So those are the reasons for unikernels: perhaps performance, a little security theater, and a software crash diet. As tepid as they are, these reasons constitute the end of the good news from unikernels. Everything else from here on out is bad news: costs that must be borne to get to those advantages, however flimsy.

Worth a read if you think Unikernels are the new hotness.

Unikernels are entirely undebuggable. There are no processes, so of course there is no ps, no htop, no strace — but there is also no netstat, no tcpdump, no ping! And these are just the crude, decades-old tools. There is certainly nothing modern like DTrace or MDB. From a debugging perspective, to say this is primitive understates it: this isn’t paleolithic — it is precambrian. As one who has spent my career developing production systems and the tooling to debug them, I find the implicit denial of debugging production systems to be galling, and symptomatic of a deeper malaise among unikernel proponents: total lack of operational empathy. Production problems are simply hand-waved away — services are just to be restarted when they misbehave. This attitude — even when merely implied — is infuriating to anyone who has ever been responsible for operating a system.

He mentions a talk he gave at DockerCon 2015 where he received strong applause after emphasizing the need to debug rather than just restart systems. I do see the point, but I also think the industry is kind of pulling the other direction on this as a whole. If your system is generally reliable [enough] and easily distributed, then there is a certain elegance to the notion or just ignoring edge cases completely and just letting them die.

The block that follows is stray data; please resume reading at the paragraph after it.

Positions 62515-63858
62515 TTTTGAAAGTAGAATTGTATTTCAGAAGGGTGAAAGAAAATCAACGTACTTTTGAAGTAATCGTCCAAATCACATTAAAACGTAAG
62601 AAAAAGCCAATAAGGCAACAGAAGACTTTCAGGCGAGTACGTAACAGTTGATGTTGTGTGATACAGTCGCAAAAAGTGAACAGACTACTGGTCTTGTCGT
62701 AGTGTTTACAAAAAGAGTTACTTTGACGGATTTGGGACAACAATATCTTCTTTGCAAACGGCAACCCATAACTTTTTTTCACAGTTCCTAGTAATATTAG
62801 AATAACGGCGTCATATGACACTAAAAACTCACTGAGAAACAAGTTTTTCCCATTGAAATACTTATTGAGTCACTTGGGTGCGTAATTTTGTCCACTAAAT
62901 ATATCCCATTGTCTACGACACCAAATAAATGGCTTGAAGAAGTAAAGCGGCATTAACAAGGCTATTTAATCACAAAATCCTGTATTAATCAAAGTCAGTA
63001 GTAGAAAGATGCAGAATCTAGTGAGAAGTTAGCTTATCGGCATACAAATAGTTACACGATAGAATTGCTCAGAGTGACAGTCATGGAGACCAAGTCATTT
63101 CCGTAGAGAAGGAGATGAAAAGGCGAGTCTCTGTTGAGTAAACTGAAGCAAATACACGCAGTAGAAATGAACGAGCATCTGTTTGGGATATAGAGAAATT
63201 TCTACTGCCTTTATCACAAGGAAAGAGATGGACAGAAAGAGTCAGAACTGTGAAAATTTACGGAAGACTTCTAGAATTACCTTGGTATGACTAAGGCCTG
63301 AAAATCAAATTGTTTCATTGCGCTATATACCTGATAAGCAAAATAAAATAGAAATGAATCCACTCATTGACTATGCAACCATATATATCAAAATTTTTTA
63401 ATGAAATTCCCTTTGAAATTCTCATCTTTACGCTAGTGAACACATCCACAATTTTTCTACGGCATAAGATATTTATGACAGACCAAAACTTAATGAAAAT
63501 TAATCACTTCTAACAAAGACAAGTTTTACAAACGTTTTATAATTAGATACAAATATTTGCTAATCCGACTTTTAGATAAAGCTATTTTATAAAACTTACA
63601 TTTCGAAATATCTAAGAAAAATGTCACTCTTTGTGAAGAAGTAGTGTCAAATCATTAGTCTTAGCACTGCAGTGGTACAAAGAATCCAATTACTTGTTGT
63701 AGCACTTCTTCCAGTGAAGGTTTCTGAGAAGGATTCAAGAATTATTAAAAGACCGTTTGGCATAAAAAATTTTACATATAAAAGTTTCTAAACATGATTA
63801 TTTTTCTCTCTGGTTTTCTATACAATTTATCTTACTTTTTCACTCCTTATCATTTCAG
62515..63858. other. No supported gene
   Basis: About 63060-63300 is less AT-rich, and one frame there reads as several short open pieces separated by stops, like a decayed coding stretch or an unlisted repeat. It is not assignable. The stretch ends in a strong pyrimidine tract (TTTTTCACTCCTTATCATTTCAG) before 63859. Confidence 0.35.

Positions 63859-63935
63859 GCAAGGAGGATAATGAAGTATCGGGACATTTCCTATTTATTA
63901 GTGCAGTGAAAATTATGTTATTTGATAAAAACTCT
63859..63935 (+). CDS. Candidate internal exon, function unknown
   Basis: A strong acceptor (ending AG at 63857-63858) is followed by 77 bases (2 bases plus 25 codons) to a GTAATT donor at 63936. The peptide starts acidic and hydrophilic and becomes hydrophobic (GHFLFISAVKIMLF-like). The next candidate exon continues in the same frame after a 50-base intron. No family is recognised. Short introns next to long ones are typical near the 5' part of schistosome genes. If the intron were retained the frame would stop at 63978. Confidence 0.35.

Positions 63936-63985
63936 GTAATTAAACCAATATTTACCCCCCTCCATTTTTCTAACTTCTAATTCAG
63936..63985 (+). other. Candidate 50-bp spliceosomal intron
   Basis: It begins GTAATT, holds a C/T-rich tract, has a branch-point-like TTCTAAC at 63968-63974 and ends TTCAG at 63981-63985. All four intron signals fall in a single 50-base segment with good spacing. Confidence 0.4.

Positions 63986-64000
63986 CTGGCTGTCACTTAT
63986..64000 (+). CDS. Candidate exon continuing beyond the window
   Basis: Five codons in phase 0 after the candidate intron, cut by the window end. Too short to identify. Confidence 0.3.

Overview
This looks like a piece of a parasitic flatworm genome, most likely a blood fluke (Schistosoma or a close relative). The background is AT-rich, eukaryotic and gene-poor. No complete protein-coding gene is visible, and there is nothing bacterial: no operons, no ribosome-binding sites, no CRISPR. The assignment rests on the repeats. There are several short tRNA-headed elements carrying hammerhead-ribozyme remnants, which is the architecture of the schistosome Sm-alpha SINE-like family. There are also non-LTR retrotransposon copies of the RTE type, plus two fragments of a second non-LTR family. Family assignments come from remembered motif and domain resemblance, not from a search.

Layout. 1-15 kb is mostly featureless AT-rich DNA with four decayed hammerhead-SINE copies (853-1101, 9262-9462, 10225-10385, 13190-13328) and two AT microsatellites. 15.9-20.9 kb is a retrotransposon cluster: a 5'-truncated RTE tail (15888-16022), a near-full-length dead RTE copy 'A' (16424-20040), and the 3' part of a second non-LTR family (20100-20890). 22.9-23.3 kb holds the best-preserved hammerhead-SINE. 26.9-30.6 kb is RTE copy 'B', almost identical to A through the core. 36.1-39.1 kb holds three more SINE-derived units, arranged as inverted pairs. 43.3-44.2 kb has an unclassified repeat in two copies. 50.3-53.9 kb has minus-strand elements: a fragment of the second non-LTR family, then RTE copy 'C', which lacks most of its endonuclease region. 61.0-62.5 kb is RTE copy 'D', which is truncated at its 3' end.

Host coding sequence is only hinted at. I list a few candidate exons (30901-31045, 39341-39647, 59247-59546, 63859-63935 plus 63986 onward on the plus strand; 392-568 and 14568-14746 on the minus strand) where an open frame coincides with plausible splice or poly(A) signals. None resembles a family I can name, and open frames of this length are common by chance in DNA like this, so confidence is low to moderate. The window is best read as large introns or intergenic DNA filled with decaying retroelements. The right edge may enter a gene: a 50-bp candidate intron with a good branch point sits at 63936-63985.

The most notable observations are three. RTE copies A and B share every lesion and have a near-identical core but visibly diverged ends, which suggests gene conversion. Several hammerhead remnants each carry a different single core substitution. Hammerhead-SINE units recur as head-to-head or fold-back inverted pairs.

When you had one huge server any small issue with it was worthy of detailed investigation - but when you have 10,000 tiny servers and it only takes 20 seconds to spool up a new one… it becomes a lot harder to justify the debugging and pragmatism starts to kick in. Hard to say whether this will bite us in the long-run.

It probably already is having a negative effect on personal computer software reliability in general. It’s easy to forgive Vivaldi for getting sluggish after a few days since it restarts so smoothly and preserves it’s state so well, but it would certainly be nicer if I never had to restart it.

Apple's China Problem Redux RB

Apple does make great hardware — hardware so good that to some extent it sells itself. But the core of Apple’s platforms are the OS’s — the software, not the hardware. I’d much rather run MacOS on a ThinkPad and iOS on a Pixel phone than run Windows on a MacBook Pro and Android on an iPhone XS.

So true. A ThinkPad running official and supported OS X would be quite something.

If the appeal of iPhone in China is only or even just mostly about the hardware — because the software that matters is WeChat (or anything else that is cross-platform), not iOS and its native exclusive ecosystem — then China is never going to be a consistent market for Apple.

Sad, but I think this might be true. Going to be tougher for Apple in China than other places.

Stop Slacking RB

Reply to Slack messages via email. Stay focused.

What a great idea.

YAGNI to the rescue RB

You spotted an opportunity to optimize, but you were too early. You should avoid generalizing code until it is absolutely obvious that you should.